Apollo Registers 63% Sales Growth
During the 2009-10 financial year sales at Apollo Tyres’ operation in India, the Netherlands and South Africa increased 63 per cent to Rs 81.2 billion (₤1.2 billion), with operating profit growing from Rs 4.4 billion to Rs 11.9 billion (₤175.0 million) and net profit leaping 364 per cent to Rs 6.5 billion (₤95.6 million) – a result company chairman Onkar S Kanwar described as “an impressive performance by the company.
While India has led from the front, each of our operations has ensured a comeback after a hard year,” Kanwar continued. “As I see it, while the overall demand scenario will continue to play a positive role in the growth of the tyre industry, the unsubstantiated rise in natural rubber prices of over 150 per cent in just 14 months is going to be a dampener and a huge challenge. Also for cross-continent operations like ours currency volatility could play a critical role, especially a weaker euro.”
Indian market sales naturally accounted for the lion’s share of Apollo Tyres’ 2009-10 result. Net sales there were Rs 50.3 billion (₤739.7 million), 62 per cent of the company’s global total and up 24 per cent on the previous year. Operating profit in India grew from Rs 3.4 billion to Rs 7.9 billion (₤116.2 million) while net profit increased from Rs 1 billion to Rs 4.1 billion (₤60.3 million). Exports from India grew up nearly 27 per cent.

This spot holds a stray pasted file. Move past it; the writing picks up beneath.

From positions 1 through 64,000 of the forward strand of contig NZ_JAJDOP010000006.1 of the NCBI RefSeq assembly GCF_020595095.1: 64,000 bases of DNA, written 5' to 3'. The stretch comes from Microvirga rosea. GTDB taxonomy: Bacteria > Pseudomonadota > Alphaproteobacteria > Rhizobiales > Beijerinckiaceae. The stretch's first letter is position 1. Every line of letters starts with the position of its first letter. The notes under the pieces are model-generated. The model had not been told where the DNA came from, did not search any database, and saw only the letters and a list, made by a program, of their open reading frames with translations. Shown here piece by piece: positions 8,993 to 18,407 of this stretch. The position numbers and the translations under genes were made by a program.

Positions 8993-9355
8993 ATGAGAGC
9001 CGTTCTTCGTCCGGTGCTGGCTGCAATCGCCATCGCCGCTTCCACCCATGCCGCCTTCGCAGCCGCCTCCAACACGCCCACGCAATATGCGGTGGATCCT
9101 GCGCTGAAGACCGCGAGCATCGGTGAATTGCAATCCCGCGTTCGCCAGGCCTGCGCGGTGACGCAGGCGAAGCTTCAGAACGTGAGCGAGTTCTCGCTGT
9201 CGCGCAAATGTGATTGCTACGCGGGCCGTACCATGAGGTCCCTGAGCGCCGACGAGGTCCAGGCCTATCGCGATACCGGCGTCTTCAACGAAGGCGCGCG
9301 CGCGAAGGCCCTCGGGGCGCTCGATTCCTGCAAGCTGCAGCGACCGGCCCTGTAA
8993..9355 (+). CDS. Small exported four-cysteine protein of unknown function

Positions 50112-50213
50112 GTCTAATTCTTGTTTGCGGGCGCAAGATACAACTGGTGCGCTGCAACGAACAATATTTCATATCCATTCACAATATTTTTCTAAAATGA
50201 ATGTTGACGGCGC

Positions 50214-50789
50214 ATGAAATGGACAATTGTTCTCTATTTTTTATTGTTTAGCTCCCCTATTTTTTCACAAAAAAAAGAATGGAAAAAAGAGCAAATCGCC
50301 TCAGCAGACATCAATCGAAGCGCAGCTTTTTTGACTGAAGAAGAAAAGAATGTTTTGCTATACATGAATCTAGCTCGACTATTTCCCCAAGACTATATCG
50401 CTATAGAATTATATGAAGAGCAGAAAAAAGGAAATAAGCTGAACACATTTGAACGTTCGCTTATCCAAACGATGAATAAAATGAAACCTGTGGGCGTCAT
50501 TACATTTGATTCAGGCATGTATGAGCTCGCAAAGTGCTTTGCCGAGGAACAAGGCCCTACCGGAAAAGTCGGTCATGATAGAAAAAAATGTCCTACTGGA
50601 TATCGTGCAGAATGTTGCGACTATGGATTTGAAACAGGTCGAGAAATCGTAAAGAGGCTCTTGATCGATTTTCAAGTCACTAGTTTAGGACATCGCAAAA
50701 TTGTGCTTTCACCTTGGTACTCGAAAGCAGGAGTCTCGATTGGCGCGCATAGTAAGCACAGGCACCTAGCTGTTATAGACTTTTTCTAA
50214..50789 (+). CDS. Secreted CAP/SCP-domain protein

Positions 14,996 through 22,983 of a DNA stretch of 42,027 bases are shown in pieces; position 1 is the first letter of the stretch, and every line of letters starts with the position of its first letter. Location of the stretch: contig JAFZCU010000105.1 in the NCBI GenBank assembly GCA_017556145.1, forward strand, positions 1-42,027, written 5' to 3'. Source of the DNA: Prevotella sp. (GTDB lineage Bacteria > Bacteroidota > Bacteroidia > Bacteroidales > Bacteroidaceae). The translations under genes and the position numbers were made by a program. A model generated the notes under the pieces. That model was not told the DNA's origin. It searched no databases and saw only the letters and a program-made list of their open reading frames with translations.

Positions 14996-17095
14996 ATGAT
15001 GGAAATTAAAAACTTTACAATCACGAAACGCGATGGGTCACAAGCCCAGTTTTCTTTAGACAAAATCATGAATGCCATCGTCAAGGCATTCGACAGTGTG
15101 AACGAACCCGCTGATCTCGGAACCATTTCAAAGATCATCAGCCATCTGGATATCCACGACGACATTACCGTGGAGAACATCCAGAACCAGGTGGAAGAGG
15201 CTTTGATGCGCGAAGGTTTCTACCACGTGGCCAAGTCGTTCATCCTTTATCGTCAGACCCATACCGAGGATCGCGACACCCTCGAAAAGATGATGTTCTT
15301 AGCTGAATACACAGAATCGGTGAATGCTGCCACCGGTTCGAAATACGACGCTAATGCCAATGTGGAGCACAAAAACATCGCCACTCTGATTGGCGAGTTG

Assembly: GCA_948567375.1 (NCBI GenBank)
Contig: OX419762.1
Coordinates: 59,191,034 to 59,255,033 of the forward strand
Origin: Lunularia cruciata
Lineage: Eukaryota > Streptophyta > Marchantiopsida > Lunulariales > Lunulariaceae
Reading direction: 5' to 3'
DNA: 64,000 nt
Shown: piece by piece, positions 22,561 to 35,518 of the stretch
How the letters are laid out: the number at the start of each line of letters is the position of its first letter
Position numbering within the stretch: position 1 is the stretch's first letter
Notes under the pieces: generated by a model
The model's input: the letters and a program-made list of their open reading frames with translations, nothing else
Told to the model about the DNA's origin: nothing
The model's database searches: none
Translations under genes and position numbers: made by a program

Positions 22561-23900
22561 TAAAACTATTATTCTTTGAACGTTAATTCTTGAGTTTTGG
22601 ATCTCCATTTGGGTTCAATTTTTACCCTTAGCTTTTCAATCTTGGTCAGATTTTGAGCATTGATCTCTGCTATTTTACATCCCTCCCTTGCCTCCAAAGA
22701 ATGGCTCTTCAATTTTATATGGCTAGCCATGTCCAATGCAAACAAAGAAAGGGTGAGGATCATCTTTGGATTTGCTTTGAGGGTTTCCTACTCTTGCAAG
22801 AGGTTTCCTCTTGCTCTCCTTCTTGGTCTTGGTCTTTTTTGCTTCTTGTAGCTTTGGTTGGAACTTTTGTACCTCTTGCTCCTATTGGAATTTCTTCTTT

“This has been the best annual performance by our Indian Operations to achieve a turnover of over Rs 50 billion,” Kanwar commented. “With our Chennai plant coming on-stream and the extra capacity, I expect this to give greater traction in domestic sales and exports out of India in the current year.” While Netherlands based Apollo-Vredestein only accounted for 24 per cent of Apollo’s consolidated revenues during the year, the company reports its May 2009 acquisition is a “major factor” contributing to its 63 per cent jump in sales during the year.
A “stellar” performance in the Indian market is another reason behind this increase, the tyre maker adds. Worldwide, replacement market sales made up 83 per cent of the total; segment-wise, truck and bus tyres accounted for 47 per cent of all revenue generated, passenger car tyres 33 per cent, light truck nine per cent, agricultural and off-road nine per cent, while other segments accounted for two per cent of revenues.
In India, the sharpest growth has occurred in the passenger car tyre segment, which has grown 36 per cent on the previous financial year. Apollo Tyres South Africa grew 18 per cent by volume in the domestic South African market, registering an overall growth of 13 per cent, while Apollo Vredestein Banden BV benefitted from a colder than average European winter – following what Apollo describes as a “slow year”, sales of winter tyres grew 23 per cent.